Ys: Memories of Celceta review for PS Vita

Platform: PS Vita
Publisher: XSEED Games
Developer: Nihon Falcom
Medium: Digital/Vita Card
Players: 1
Online: No

If I were to make a list of my all-time top 10 most played games, I suspect it wouldn’t be particularly impressive. It’d be at least 80% sports games, casual games and fitness games. In amongst the baseball and hockey and Wii Fit and various iterations of Mario Kart, however, there’d be one oddball entry: Ys Seven. Simply put, I played the crap out of that game. What makes that especially odd is that I’m not a particularly big RPG fan, either; I don’t usually have the time or patience for crafting objects or managing parties or long, drawn-out adventures. I like games that are short and get to the point, and Ys was not that at all. Yet, for some reason, I couldn’t get enough of it.

Ys Celceta

Now the next game in the series, Ys: Memories of Celceta, is here, and I have a sneaking suspicion it has a shot at making that list as well. Admittedly, it may be a little early to make that pronouncement, since at this point I’ve only played it half as much as I did its predecessor, but it has all the same qualities that made me fall in love with Ys Seven. Again you’re playing as Adol, the mute red-haired explorer, and again you’re on an epic quest that requires traversing an enormous map for various reasons. Like that last game, you’ve got to manage your companions and your inventory and all those things (that, I should emphasize, usually bores the crap out of me).

Most importantly, though, like Ys Seven, Ys: Memories of Celceta knows how to keep things moving along as a brisk-pace. Combat is all real-time and button-mashy; you see an enemy, you hit the enemy, and you move on. You can keep pressing X to keep your characters running (and rolling, and jumping) as fast as they can, so there’s no moving slowly or methodically. You occasionally slow down for dialogue, but that’s about it. Even if there’s a bit of grinding going on in the side quests, it’s not anything particularly onerous — you pick up a lot of stuff just from defeating enemies, and whenever there’s an object to be smashed that’ll yield additional materials, it’s always very clearly marked on the map.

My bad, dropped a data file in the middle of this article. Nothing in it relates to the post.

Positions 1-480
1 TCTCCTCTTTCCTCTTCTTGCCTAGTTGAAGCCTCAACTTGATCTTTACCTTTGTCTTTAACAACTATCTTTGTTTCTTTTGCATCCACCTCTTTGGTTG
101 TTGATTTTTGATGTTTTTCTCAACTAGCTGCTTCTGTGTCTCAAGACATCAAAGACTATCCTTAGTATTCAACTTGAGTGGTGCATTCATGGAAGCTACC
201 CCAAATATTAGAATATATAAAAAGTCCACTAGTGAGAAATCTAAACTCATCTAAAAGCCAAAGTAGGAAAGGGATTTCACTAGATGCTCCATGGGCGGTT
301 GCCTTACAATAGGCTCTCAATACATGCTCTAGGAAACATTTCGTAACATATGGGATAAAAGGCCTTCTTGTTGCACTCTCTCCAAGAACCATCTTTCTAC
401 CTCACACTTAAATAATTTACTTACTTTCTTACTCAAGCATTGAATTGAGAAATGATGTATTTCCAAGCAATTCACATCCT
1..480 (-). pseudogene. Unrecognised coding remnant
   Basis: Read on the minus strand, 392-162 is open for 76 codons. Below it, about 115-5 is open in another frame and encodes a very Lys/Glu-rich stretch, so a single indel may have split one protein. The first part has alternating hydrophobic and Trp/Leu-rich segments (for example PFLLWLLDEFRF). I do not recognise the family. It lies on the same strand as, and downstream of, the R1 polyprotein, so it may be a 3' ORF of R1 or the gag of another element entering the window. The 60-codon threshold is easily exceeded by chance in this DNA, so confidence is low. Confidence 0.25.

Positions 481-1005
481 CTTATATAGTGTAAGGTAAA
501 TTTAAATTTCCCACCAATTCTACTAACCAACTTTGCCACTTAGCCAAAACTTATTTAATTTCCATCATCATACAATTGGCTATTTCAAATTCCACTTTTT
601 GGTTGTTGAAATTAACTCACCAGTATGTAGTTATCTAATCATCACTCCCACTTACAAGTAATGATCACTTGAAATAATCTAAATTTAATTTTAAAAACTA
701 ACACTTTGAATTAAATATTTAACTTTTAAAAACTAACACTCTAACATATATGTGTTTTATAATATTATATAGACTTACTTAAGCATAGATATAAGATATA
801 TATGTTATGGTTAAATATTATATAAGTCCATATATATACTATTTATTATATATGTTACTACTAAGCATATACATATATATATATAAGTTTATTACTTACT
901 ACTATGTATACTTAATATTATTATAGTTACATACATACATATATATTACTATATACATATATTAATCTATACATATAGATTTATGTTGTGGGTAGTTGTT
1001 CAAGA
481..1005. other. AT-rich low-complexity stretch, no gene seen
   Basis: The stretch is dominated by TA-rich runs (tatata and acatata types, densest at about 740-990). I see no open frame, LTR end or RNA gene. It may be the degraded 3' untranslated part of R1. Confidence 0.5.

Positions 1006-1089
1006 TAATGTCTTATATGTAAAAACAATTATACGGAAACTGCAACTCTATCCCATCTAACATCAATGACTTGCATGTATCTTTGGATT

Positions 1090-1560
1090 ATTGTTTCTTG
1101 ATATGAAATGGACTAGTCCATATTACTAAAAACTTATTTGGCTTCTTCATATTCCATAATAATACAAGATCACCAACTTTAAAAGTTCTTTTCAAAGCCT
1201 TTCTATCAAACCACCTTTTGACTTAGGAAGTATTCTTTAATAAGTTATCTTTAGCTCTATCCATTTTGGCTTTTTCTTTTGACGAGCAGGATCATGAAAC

Ys Celceta 2

Which reminds me: Ys’ map is phenomenal. You never have to wonder where you haven’t traveled, because it’s all helpfully laid out, and it tells you exactly how much — by percentage — you’ve discovered so far. Considering the game’s first plot point is the Governor General offering a prize to anyone who can map the entire forest, that’s incredibly useful.

And if we’re talking useful, I’ll throw in another word of praise for the game’s save system. Basically, you can do it anywhere, anytime, as long as you’re not in a cutscene. That, obviously, is a huge godsend.

Ys Celceta 3

Heck, I’ll even go a step further: the whole game is a godsend for any PS Vita gamers who’ve been longing for something long and deep. Just like Ys Seven was one of the very best games the PSP had to offer, Ys: Memories of Celceta is one of the best games the Vita has to offer. It’s fun, it’s fast, it’s easy to pick up — what’s not to like?

Grade: A+